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Dochez, Alphonse Raymond (21 April 1882–30 June 1964), bacteriologist and internist, was born in San Francisco, California, the son of Louis Dochez and Josephine Dietrich. No record of Dochez’s early life exists until his mother moved to Indianapolis, Indiana, where he received his early education. Subsequently the family moved again to Harford County, Maryland, where they lived with Dochez’s mother’s family on their farm. Dochez continued his education by commuting to Baltimore and attending Johns Hopkins University, receiving his bachelor’s degree in 1903. Following the recommendation of his uncle, Dochez went on to study medicine and earned his M.D. from Johns Hopkins Medical School in 1907. The year after graduation, he worked in the pathology laboratory at Johns Hopkins Hospital, studying the effect of an iodine-free diet on animals....

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Enders, John Franklin (10 February 1897–08 September 1985), virologist, was born in Hartford, Connecticut, the son of John Ostrom Enders, a banker, and Harriet G. Whitmore. Enders had little exposure to science in his youth, except through his uncle, a physician. He graduated from St. Paul’s School in Concord, New Hampshire, in 1915 after attending Noah Webster High School in Hartford. In school he had no particular interest in Science. In 1915 Enders entered Yale, and after spending two years there, he entered the U.S. Naval Reserve and learned to fly. He served first as an ensign and then as a lieutenant and flight instructor at Pensacola, Florida....

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Harold C. Ernst. Courtesy of the National Library of Medicine (B06901).

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Ernst, Harold Clarence (31 July 1856–07 September 1922), bacteriologist and physician, was born in Cincinnati, Ohio, the son of Andrew Henry Ernst, a businessman, and Sarah H. Otis. He received an A.B. from Harvard College in 1876 and an M.D. from Harvard Medical School in 1880. After a year as house officer at the Rhode Island Hospital he began private practice in Jamaica Plain, Massachusetts, and became assistant to the pathologist at the Boston City Hospital. In 1883 he married Ellen Lunt Frothingham; they had no children....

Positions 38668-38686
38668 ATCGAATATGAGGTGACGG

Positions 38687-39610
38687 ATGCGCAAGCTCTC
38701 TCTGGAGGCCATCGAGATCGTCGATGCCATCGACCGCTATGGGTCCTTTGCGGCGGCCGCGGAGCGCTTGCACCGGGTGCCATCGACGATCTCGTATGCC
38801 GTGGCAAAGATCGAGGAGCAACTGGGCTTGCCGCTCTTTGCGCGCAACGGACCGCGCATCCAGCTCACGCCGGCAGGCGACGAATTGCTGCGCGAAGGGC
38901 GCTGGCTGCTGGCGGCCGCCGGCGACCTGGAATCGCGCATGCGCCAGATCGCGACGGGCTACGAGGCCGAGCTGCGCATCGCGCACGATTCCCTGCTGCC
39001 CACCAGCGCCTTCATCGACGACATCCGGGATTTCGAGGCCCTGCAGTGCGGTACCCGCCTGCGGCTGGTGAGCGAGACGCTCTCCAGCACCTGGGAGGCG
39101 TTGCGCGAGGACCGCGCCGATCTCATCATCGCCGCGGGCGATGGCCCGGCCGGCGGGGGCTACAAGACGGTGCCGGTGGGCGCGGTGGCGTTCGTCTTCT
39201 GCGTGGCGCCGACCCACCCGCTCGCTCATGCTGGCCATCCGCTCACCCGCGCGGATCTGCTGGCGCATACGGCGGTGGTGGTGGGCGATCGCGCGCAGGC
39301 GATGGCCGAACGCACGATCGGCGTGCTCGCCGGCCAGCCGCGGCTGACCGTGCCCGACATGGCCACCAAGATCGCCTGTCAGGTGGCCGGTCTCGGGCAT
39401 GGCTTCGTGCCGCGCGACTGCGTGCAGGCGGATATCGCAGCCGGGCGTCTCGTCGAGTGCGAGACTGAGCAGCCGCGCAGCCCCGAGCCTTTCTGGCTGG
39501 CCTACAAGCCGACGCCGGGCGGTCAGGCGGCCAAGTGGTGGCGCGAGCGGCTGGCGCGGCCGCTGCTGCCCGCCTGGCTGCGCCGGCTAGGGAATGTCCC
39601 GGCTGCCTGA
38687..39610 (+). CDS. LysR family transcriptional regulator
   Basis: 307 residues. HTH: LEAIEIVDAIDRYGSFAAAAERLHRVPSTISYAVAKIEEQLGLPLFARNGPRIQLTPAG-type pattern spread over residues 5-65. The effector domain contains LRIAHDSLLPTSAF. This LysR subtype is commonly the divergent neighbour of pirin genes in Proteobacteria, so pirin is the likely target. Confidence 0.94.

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Flexner, Simon (25 March 1863–02 May 1946), pathologist and bacteriologist, was born in Louisville, Kentucky, the son of well-educated Jewish immigrants Morris Flexner, a merchant and salesman, and Esther Abraham, a seamstress. Simon Flexner had little formal education. As a child he was an indifferent student and a mischief maker. He quit school in the sixth grade and held a variety of menial jobs. At age sixteen he nearly succumbed to typhoid fever, and after he recovered his attitude toward education changed. He became a pharmacy apprentice at Vincent Davis’s drugstore for two years and attended two three-month courses of lectures at the Louisville College of Pharmacy, surprising his family by finishing first in his class in 1882. Upon graduating he clerked for eight years in the drugstore owned by his eldest brother, Jacob. Simon lived over the store, made up for his educational deficits by studying math and science from his brothers’ school books, took up botanizing and microscopy, and organized the Louisville Microscopical Club. He taught himself histology and acquired an interest in pathology through local doctors, who gathered to converse in Jacob’s store and brought him specimens to analyze. Simon Flexner hoped to open his own pathological laboratory in Louisville, so he entered the University of Louisville School of Medicine and earned an M.D. in 1889. At the urging of his younger brother Abraham, who later became known for writing the Carnegie Institution report on American medical schools, Flexner enrolled in the postgraduate course in pathology at the Johns Hopkins University....